Physical Therapy: A Nonsurgical Treatment For Suprascapular Neuropathy
Supracapsular neuropathy—a cause of shoulder pain—occurs in athletes whose sports involve sideways movements or extending the arm over the head. Playing tennis, baseball, or volleyball puts you at higher risk of an overuse injury of the shoulder, particularly rotator cuff tears. But depending on the severity of the injury, treatment doesn't always require shoulder surgery to repair the rotator cuff or remove pressure on the suprascapular nerve–the nerve that runs along the back of the shoulder.
Even if you eventually need surgery, doctors generally first recommend nonoperative treatment approaches, such as taking nonsteroidal anti-inflammatory drugs and going to physical therapy. Understanding more about the suprascapular nerve, and the symptoms and diagnosis of suprascapular neuropathy can help you be better informed when discussing a treatment program with your doctor or physical therapist.
The suprascapular nerve is the nerve that travels to the shoulder blade region from the bundle of nerves that exit the spine at the base of the neck. The trapezius–the pair of triangular muscles responsible for movement of the head and shoulder–lies over the nerve. Although suprascapular neuropathy is an uncommon nerve injury involving the shoulder, nerve compression or nerve entrapment can occur, affecting the motor and sensory functions of the shoulder and arm.
Suprascapular neuropathy can be a disabling nerve injury if left untreated. Symptoms may include:
- Dull, aching pain in the shoulder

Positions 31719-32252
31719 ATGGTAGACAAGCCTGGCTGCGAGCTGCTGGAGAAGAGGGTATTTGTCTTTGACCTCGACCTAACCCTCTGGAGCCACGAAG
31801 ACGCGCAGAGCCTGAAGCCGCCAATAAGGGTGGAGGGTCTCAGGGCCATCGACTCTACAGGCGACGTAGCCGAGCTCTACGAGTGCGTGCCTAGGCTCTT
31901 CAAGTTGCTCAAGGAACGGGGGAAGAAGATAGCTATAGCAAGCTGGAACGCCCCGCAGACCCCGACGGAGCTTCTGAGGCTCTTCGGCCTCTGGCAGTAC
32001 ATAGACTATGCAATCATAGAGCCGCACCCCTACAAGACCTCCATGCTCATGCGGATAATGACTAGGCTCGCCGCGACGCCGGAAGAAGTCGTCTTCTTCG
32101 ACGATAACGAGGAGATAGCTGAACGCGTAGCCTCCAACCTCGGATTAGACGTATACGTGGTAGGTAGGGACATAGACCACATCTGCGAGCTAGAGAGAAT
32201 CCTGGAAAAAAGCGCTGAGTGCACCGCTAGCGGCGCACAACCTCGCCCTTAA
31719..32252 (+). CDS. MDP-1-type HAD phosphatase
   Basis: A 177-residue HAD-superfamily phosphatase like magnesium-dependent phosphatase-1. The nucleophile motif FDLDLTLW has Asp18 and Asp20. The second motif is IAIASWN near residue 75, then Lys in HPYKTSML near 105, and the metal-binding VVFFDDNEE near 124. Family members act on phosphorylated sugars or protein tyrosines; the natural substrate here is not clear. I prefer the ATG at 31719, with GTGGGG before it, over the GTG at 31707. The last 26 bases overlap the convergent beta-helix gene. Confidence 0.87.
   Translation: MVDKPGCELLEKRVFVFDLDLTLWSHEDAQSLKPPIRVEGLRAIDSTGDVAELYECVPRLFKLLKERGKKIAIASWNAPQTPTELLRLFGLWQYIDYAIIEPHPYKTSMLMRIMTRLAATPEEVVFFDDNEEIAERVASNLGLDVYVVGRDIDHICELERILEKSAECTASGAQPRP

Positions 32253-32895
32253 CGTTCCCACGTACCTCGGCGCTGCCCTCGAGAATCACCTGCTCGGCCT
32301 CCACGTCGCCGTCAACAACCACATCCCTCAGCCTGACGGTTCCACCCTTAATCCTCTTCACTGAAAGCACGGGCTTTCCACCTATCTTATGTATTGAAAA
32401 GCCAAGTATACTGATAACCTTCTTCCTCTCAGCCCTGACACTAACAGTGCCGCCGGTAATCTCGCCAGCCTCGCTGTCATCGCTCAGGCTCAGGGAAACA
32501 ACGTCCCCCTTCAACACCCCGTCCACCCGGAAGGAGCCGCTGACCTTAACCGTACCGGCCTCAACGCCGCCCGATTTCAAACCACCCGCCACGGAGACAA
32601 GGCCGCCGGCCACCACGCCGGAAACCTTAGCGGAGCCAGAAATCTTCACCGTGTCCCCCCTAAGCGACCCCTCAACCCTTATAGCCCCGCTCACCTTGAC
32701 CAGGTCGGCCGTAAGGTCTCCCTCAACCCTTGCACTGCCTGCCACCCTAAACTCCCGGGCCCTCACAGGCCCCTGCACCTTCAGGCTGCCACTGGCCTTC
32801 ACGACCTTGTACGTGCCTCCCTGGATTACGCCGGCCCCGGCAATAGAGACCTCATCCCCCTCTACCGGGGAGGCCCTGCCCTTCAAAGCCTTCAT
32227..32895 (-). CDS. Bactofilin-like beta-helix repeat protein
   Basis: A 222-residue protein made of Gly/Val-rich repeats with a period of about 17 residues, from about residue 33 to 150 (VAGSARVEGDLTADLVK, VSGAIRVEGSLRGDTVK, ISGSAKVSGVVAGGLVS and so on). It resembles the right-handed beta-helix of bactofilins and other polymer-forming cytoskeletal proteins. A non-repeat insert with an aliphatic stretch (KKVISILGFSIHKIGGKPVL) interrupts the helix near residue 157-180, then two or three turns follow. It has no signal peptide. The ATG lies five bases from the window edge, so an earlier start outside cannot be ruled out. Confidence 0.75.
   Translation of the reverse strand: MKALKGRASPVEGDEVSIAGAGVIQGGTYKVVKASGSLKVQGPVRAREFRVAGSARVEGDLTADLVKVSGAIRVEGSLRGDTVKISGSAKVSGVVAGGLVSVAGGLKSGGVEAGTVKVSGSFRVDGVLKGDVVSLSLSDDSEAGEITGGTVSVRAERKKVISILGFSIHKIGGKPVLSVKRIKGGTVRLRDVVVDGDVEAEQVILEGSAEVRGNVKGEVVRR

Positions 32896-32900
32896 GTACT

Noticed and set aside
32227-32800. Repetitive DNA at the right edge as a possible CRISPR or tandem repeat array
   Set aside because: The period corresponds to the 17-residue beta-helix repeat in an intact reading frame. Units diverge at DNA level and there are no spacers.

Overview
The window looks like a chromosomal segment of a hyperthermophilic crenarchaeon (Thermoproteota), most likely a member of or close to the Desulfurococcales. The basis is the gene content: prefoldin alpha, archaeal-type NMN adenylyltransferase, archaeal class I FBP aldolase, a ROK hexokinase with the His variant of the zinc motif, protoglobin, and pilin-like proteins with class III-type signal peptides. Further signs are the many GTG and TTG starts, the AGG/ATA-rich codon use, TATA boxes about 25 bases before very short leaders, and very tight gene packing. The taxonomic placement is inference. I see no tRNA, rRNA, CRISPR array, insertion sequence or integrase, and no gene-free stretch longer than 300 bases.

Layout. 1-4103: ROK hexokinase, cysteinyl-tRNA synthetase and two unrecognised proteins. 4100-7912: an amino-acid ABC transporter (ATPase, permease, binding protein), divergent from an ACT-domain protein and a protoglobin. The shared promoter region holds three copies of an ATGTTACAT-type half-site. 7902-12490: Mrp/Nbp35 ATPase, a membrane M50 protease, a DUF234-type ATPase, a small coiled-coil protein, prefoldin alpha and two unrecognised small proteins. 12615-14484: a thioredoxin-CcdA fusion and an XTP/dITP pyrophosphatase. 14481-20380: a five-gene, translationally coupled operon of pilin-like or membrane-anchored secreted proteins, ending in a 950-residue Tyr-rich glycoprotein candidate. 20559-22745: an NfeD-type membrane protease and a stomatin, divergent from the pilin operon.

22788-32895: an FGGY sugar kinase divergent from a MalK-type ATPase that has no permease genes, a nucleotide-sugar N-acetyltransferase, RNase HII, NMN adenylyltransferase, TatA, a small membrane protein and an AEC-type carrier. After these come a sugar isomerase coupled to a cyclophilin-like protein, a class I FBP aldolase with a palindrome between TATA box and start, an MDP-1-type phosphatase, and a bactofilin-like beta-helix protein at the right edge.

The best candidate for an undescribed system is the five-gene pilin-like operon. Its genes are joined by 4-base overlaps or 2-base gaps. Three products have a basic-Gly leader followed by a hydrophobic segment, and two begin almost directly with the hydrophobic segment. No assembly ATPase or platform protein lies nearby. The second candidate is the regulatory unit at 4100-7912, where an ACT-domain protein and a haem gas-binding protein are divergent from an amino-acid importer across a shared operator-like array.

- Pain that radiates down the arm
- Shoulder weakness and loss of muscle strength
- Reduced motor function that makes moving the arm difficult
- Muscle atrophy
Suprascapular neuropathy isn't always easy to diagnose, especially since there are multiple factors that can cause the problem. Sometimes the condition is overlooked or misdiagnosed. Consequently, your doctor may begin with X-rays and an MRI (magnetic resonance imaging) scan to identify the cause of your symptoms. Although an MRI can show nerve damage, your doctor may need to order nerve conduction studies to measure how fast the nerves supplying the shoulder muscle can send electrical signals. In some cases, electromyography–a study doctors use to asses electrical activity the muscles produce–is needed to identify the location of nerve entrapment.
Physical therapy that includes stretching and strengthening exercises of the shoulder muscles and surrounding muscles can help restore mobility when the suprascapular nerve gets stretched or compressed, affecting the muscles that the nerve supplies. Since improper movement patterns can stretch the nerve, a physical therapist will instruct you in proper movement patterns of the shoulder blade. Shoulder range-of-motion exercises also help to relieve shoulder pain by improving shoulder joint function.
Studies indicate that a program of physical therapy generally helps to improve symptoms associated with suprascapular neuropathy except when ligaments, bone, lesions, or cysts are putting pressure on the nerve. In that case, you may need surgery to prevent permanent nerve damage and serious disability. Otherwise, physical therapy normally produces effective results.